Society for Vascular Surgery Responds to New York Times Article on Overuse of Interventions in Vascular Surgery
Rosemont, IL - The Society for Vascular Surgery (SVS), the leading medical organization dedicated to advancing quality in vascular health care, has issued a response to a recent New York Times article detailing allegations of overuse of interventions to treat patients with peripheral vascular disease. SVS sent a strong message that it is inaccurate and a disservice to patients to paint all providers treating vascular patients with the same broad brush. There are important differences all patients and health reporters should know:
An estimated 10-12 million Americans have peripheral artery disease. Left untreated, vascular disease can affect quality of life and potentially threaten patients’ limbs and lives — as can delayed care due to lack of education, financial barriers, or mistrust of qualified physicians. The actions of a few outliers, while important to address, must not tarnish the reputation of the 98% of physicians that are providing excellent patient care.
As in all professions, there are health care providers practicing outside the norms established by evidence-based guidelines. SVS is dedicated to addressing this issue through high-quality science, education, and policy. The individuals described in the Times’ investigation are not board-certified vascular surgeons or SVS members. Creating the impression that all providers of vascular care are the same is a disservice to patients seeking credible and reliable information to make good health care decisions.
Vascular surgeons are defined and certified by rigorous national standards ( ABMS ABS definition and ACGME specialties ) as the primary specialty trained to provide comprehensive care across the full spectrum of vascular disease states. While vascular care may often be team-based, vascular surgeons are irreplaceable on such teams because of their depth of understanding of the entire spectrum of vascular disease and its wide range of treatment options, including the full range of medical management, non-operative options, minimally invasive endovascular therapy (angioplasty, stents) and major surgical reconstructions.
SVS also emphasizes that while individual providers are responsible and accountable for the care of their patients, efforts to better align health and medico-economic policies to drive, reinforce, and incentivize appropriate care are long overdue.
"We stand against the inappropriate use of interventions and appreciate the Times’ efforts to raise patient awareness, promote quality and advocate for safety in the delivery of vascular care,” says Dr. Joseph Mills, SVS President. “The Society for Vascular Surgery’s mission and code of ethics is rooted in prioritizing patient wellbeing, ensuring the best outcomes for those under our care. No procedure should be recommended or performed if not primarily and solely for a patient’s benefit and best interests – period.”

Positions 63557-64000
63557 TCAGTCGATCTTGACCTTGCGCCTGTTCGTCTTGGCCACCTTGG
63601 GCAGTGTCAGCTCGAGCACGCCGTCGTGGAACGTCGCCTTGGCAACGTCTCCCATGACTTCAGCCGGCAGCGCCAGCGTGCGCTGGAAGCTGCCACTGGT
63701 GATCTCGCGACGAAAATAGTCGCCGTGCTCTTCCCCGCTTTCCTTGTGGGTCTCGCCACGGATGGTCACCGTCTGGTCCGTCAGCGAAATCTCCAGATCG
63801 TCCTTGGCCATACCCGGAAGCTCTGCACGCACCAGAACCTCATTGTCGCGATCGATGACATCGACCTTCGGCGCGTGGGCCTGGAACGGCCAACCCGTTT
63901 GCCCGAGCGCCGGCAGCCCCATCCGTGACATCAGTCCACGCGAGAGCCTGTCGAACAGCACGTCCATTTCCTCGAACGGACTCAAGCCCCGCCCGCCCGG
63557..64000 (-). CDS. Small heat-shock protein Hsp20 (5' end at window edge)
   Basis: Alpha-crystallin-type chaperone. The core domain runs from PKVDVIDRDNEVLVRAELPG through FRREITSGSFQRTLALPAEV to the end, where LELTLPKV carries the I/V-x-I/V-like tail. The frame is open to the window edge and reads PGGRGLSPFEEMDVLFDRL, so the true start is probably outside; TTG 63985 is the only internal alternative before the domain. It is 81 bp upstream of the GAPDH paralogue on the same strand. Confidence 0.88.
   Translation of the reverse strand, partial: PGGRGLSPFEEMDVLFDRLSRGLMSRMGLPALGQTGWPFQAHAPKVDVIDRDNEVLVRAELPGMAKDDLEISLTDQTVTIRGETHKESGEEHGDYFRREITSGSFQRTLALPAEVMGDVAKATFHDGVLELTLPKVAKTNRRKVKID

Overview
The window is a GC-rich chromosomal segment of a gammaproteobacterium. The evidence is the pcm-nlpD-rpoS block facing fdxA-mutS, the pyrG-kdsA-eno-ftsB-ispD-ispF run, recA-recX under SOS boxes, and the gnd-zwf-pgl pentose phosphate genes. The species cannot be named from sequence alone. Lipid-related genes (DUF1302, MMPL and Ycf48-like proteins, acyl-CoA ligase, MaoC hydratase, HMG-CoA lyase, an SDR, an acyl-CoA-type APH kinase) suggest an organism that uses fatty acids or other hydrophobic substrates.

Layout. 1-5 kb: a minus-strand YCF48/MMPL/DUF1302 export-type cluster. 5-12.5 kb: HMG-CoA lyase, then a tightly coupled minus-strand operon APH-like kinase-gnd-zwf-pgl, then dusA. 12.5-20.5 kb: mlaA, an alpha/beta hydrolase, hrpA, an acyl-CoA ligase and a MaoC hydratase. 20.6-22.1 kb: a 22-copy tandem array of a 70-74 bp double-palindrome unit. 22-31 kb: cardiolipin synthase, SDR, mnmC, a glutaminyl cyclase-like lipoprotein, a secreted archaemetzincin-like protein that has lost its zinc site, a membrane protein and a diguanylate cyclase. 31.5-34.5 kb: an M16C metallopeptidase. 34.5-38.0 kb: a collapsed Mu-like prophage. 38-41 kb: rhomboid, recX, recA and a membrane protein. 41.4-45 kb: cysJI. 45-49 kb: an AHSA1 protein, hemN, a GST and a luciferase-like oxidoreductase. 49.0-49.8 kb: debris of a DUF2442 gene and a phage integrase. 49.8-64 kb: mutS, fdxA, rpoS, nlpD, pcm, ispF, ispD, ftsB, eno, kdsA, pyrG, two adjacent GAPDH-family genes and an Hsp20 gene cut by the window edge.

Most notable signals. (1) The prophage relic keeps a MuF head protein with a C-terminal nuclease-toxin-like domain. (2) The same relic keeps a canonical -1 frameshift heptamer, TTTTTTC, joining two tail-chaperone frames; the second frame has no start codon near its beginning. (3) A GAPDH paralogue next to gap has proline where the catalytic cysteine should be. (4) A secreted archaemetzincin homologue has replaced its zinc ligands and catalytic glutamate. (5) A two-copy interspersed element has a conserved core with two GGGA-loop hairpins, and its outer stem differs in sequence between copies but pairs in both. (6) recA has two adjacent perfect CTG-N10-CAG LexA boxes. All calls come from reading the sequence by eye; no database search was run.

SVS members place a strong emphasis on medical therapy and lifestyle changes for patients. This approach aligns with the SVS mission to educate individuals to seek care early and prioritize lifestyle and nonsurgical interventions. Building trusting relationships between patients and their doctors, along with regular visits, plays a crucial role in achieving best outcomes.
SVS members prioritize adherence to best practices and evidence-based guidelines to ensure the delivery of optimal patient care. In fact, SVS established its Patient Safety Organization to monitor outcomes of patient care with Vascular Quality Initiative registries, and – in collaboration with the American College of Surgeons – recently launched its Vascular Verification Program, setting standards of quality across vascular care, regardless of site of service.
SVS agrees industry-wide reform is needed and urges action, with Dr. Mills saying: “It’s incumbent upon the entire health care system to address underlying health care policy drivers contributing to inappropriate use.” The Society for Vascular Surgery always emphasizes quality and safety in patient care and is fully committed to tackling these issues and promoting best practices through scientific research, guidelines and patient registries.
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About the Society for Vascular Surgery:
The Society for Vascular Surgery (SVS) seeks to advance excellence and innovation in vascular health through education, advocacy, research and public awareness. The organization was founded in 1946 and has a membership of more than 6,300. SVS membership is recognized in the vascular community as a mark of professional achievement.